Ransdell realizes that there’s little use in debating how big a share of the pie schools like his should be entitled to when there’s a distinct possibility that they may not even have dessert plates in the near future. College football has arrived at a very different place than it was at when Tulane’s Scott Cowen picked a fight back in 2003, even if Cowen isn’t quite ready to concede that. The big win for the mids this time around isn’t going to be about increasing opportunities for TCU and Boise State to crash the postseason party. It’s going to be for the San Jose States of the college football world to be allowed to continue to ride their coattails to pick up a check.
The next time Jim Delany snarls at you, pay better attention.
Rise and shine, campers.
Loran Smith pays a visit to the now-retired broadcast icon and gets a mournful sounding quote that sounds like a potential epitaph for the game, at least as we’ve known it:
The memories, however, will always bring about reverent and affectionate recall — those days when he would arrive at the stadium long before anybody else. “I wanted to hear the band rehearse,” he smiled on a recent summer day. “I do miss the pageantry and excitement of college football. I enjoy all of that on television now, but it is not like being there live. But there comes a time to quit, and I knew it was time.”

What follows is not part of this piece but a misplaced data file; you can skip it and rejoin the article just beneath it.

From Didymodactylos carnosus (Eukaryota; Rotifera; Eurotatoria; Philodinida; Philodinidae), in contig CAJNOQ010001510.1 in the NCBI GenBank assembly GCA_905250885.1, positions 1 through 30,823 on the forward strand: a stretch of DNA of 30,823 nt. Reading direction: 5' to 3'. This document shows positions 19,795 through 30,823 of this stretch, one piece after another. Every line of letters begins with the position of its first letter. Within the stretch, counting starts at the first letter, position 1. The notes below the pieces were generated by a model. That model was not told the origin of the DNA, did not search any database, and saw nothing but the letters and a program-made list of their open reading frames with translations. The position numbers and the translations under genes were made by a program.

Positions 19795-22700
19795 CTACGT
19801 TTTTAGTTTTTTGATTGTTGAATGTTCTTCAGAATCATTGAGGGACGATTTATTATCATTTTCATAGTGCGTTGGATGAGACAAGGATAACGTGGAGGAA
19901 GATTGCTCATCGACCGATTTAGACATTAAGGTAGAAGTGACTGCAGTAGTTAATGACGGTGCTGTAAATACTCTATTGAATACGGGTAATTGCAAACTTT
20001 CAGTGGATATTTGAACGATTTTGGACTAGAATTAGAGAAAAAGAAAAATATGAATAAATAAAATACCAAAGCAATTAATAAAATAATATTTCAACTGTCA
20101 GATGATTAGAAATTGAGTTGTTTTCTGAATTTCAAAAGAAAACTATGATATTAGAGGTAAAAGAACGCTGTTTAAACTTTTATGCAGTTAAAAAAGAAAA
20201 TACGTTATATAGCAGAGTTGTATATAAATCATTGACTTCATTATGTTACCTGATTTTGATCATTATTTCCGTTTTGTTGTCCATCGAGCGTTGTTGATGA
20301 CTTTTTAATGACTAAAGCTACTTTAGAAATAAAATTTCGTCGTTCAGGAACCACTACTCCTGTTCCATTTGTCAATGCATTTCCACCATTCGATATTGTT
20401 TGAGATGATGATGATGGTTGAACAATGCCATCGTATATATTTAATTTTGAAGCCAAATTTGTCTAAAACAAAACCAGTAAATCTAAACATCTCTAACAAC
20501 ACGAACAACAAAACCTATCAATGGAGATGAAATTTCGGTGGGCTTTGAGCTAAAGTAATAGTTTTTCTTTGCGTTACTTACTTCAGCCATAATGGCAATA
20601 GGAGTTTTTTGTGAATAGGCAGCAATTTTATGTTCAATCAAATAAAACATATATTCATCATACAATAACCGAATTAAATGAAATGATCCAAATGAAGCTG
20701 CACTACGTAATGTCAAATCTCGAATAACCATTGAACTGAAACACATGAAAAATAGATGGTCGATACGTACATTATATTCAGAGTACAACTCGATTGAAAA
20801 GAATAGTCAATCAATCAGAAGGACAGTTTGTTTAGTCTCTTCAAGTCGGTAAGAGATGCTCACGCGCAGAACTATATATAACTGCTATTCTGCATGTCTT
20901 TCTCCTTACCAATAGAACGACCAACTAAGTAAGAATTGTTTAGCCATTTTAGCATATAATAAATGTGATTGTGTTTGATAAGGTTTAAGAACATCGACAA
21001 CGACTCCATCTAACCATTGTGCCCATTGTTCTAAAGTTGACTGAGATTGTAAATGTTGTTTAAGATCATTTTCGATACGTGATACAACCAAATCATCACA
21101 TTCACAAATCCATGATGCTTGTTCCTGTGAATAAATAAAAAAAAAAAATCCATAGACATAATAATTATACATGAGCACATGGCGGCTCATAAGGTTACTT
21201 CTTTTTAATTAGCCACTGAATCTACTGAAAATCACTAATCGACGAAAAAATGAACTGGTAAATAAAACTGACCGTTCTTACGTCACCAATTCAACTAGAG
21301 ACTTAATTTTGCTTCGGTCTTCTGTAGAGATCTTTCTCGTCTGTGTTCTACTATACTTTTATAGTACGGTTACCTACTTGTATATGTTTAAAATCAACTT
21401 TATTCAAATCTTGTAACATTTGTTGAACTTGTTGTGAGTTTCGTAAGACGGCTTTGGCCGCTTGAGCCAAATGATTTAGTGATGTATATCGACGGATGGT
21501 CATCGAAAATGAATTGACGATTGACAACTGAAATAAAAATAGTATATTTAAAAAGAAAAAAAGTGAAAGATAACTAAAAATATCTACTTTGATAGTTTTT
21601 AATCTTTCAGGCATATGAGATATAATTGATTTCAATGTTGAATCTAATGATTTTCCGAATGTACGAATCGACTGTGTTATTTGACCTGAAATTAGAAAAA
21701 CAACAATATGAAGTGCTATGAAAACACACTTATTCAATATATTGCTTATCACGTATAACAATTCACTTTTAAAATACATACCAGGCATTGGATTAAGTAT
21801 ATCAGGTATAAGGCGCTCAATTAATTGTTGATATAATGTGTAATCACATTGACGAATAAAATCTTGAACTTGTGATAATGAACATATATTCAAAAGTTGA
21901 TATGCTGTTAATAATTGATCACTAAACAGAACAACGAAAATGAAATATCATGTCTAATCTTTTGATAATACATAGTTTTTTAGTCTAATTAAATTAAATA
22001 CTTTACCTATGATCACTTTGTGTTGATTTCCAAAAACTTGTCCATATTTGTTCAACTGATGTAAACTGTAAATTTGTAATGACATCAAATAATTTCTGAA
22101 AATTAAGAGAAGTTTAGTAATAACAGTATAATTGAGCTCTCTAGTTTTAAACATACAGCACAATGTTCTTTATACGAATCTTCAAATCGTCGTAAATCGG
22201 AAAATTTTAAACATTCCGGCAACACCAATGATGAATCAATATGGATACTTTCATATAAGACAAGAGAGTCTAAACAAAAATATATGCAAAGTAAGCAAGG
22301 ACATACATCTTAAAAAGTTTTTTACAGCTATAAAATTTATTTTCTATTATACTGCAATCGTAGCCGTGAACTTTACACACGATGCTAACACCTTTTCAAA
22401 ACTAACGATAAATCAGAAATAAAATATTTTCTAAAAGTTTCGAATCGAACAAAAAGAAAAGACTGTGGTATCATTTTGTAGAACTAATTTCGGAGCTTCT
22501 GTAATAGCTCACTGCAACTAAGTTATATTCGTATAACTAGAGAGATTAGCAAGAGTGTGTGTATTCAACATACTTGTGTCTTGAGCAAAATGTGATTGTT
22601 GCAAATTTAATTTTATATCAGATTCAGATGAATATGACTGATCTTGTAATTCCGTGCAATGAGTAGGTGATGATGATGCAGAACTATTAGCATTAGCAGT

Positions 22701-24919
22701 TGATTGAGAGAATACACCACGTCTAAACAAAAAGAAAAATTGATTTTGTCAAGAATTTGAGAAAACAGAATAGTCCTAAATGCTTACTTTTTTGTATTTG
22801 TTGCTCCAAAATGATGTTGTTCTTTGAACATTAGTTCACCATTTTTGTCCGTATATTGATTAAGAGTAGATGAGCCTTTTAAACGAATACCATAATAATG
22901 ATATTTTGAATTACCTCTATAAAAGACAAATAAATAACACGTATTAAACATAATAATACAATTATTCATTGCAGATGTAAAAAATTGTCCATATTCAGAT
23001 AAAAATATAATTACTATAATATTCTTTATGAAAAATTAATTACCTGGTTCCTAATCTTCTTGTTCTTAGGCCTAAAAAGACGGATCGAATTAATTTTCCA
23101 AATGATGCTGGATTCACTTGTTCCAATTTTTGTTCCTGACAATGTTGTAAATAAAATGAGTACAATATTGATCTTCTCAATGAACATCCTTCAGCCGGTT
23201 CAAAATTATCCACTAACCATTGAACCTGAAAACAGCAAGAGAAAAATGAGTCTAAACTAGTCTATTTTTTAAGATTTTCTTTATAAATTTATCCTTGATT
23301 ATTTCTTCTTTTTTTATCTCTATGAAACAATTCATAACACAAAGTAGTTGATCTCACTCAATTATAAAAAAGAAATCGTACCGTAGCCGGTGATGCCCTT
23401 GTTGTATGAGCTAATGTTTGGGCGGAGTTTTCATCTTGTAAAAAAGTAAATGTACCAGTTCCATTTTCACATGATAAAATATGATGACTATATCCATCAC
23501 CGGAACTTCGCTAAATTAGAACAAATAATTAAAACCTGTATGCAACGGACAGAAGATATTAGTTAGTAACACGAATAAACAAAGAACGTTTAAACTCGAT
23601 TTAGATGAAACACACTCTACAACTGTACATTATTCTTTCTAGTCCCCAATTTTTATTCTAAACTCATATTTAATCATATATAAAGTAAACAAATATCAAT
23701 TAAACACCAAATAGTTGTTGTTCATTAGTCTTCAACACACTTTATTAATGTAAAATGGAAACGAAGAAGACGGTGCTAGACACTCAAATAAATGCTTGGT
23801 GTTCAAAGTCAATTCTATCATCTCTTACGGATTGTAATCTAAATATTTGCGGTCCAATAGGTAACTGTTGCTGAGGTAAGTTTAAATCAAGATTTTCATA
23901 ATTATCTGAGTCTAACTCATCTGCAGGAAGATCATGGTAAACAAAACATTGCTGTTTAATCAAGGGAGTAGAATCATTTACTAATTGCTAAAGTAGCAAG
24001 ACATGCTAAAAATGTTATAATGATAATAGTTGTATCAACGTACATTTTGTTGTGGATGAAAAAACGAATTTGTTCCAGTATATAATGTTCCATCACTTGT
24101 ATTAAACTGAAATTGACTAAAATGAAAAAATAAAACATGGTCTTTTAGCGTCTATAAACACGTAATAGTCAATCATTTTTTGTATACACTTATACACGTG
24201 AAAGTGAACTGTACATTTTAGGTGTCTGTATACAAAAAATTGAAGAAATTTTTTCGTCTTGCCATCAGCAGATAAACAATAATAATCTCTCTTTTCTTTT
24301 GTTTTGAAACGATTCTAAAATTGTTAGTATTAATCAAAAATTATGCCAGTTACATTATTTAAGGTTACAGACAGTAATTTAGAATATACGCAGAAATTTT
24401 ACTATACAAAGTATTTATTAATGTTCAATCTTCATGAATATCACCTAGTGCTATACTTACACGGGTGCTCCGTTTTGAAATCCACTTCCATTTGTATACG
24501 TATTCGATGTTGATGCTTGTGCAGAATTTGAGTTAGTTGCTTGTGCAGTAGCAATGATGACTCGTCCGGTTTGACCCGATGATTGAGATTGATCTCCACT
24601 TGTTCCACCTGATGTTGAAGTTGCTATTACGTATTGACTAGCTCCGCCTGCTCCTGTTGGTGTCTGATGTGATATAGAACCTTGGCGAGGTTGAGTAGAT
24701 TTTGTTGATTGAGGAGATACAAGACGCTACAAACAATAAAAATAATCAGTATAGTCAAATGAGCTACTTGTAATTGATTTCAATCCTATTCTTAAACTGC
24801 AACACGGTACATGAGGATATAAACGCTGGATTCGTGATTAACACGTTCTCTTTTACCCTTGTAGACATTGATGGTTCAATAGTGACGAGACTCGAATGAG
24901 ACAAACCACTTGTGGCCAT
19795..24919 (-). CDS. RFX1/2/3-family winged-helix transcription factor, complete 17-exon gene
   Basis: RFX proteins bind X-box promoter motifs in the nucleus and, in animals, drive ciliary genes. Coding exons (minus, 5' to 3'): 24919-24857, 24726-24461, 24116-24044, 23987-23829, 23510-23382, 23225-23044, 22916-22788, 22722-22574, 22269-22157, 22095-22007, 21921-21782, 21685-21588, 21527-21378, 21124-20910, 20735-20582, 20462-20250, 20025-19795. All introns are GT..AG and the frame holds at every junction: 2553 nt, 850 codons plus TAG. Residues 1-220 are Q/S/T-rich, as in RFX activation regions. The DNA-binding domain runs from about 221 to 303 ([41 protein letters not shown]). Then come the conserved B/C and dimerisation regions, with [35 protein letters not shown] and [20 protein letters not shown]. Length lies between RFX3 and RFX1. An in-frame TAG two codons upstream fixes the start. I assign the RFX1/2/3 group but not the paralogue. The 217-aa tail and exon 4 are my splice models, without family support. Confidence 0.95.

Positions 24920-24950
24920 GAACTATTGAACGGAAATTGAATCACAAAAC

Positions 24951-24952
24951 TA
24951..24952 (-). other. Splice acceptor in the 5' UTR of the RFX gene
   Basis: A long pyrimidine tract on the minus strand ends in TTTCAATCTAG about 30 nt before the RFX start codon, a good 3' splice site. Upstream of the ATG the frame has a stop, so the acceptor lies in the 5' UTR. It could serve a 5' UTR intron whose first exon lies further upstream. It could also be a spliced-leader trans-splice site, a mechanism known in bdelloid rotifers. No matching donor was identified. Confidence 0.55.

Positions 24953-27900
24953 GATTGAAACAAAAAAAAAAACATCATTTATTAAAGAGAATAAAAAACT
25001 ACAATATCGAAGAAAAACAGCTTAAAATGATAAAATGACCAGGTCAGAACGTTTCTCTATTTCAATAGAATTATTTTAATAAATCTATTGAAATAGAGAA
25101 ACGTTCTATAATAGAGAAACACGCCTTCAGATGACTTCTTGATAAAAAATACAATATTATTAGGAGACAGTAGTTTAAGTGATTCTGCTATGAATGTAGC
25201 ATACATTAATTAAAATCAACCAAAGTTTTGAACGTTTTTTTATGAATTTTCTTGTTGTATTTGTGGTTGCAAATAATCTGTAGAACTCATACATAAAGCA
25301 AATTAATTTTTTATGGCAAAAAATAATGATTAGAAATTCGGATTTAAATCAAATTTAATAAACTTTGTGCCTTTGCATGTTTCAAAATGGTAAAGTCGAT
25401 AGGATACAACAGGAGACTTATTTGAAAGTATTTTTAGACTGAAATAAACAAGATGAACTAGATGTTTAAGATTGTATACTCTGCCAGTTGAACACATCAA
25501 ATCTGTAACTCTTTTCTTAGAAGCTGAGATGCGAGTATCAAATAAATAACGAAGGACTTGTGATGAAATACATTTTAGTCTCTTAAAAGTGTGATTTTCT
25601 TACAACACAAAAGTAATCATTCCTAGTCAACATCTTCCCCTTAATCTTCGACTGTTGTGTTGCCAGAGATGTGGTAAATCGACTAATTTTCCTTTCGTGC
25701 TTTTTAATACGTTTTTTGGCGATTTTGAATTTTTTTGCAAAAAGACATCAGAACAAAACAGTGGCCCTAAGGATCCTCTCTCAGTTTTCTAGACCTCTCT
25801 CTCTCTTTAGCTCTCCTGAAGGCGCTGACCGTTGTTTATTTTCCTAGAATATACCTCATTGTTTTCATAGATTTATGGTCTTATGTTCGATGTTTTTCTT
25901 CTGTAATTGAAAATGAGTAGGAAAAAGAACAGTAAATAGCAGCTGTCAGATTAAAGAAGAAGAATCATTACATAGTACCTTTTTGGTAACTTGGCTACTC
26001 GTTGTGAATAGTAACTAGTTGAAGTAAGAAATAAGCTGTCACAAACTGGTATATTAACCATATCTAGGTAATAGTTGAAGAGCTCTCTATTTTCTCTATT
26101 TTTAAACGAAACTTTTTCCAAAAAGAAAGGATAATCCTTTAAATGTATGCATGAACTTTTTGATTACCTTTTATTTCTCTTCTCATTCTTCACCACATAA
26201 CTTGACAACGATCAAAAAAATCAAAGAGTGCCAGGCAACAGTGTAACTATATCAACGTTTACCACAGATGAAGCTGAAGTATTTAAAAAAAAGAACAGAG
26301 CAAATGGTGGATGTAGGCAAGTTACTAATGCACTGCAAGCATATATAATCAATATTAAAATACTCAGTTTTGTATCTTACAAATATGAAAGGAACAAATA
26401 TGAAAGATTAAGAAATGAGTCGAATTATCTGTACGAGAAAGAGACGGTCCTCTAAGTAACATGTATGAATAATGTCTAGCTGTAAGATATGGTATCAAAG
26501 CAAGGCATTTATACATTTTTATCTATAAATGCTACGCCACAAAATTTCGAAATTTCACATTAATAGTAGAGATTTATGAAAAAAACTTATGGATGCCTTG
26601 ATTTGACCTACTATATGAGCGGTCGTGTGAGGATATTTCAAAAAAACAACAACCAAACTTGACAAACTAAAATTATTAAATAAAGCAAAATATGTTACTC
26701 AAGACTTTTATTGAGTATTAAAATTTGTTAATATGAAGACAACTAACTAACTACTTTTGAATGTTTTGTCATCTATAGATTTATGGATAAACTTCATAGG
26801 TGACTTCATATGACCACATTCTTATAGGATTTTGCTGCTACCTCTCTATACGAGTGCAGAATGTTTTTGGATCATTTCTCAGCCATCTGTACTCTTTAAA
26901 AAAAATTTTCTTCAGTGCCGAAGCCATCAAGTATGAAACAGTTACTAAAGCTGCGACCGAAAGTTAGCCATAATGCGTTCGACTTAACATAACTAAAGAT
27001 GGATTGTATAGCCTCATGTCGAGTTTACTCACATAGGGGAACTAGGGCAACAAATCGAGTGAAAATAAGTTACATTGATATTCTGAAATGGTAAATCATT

I’m a little sad that I know how Jackson feels.
The NFL-ization of college football steadily continues.
While ESPN has right of first refusal and an exclusive negotiating window before the bidding process is opened, a BCS source told Sporting Newsthat the goal is to get ESPN, NBC, Fox and CBS to bid on some or all of the package and drive up the price.
The new college football postseason television model could look a lot like the NFL postseason model: the most important game rotated annually among television partners.
Anything that gets Thom Brennaman back into the college football postseason would be awesome.
UPDATE: In case you were wondering where that attitude was coming from…
The SEC and Big 12 both wanted the semifinals to be played outside the bowl system, according to a source from the BCS meetings.
Bidding out all three games — the semifinals and championship — would have maximized revenue but relegated bowl games, to use a basketball analogy, to NIT status.
The Big Ten wanted to protect the Rose Bowl, which likely will have a semifinal game every third year. The Pac-12 and ACC also didn’t want to adopt a system that felt so corporate and could be easier to lead to an eight-team playoff.
I did a double take when I saw this, but Rodney Garner has spent half his life as an SEC coach. I wonder how many others can say that.
and the University of Georgia still has 2012 football tickets for sale to the general public.
There’s always room for improvement in every facet of the game, of course, but I thought I’d itemize what Georgia was really, really bad at in 2011. It turns out that there are five statistical categories in which the Dawgs found themselves outside of the top 100 teams in the country (stats, as always per cfbstats.com). In all their glory, they were:
It’s nice to see contributions from all phases of the team there. The first four illustrate the shortcomings we’re all nervous about – offensive line and special teams. It’s the last stat that surprises, given how well the defense played overall. But you could argue that it was the most costly.
How many of those problems do you see big improvement on from Georgia this year?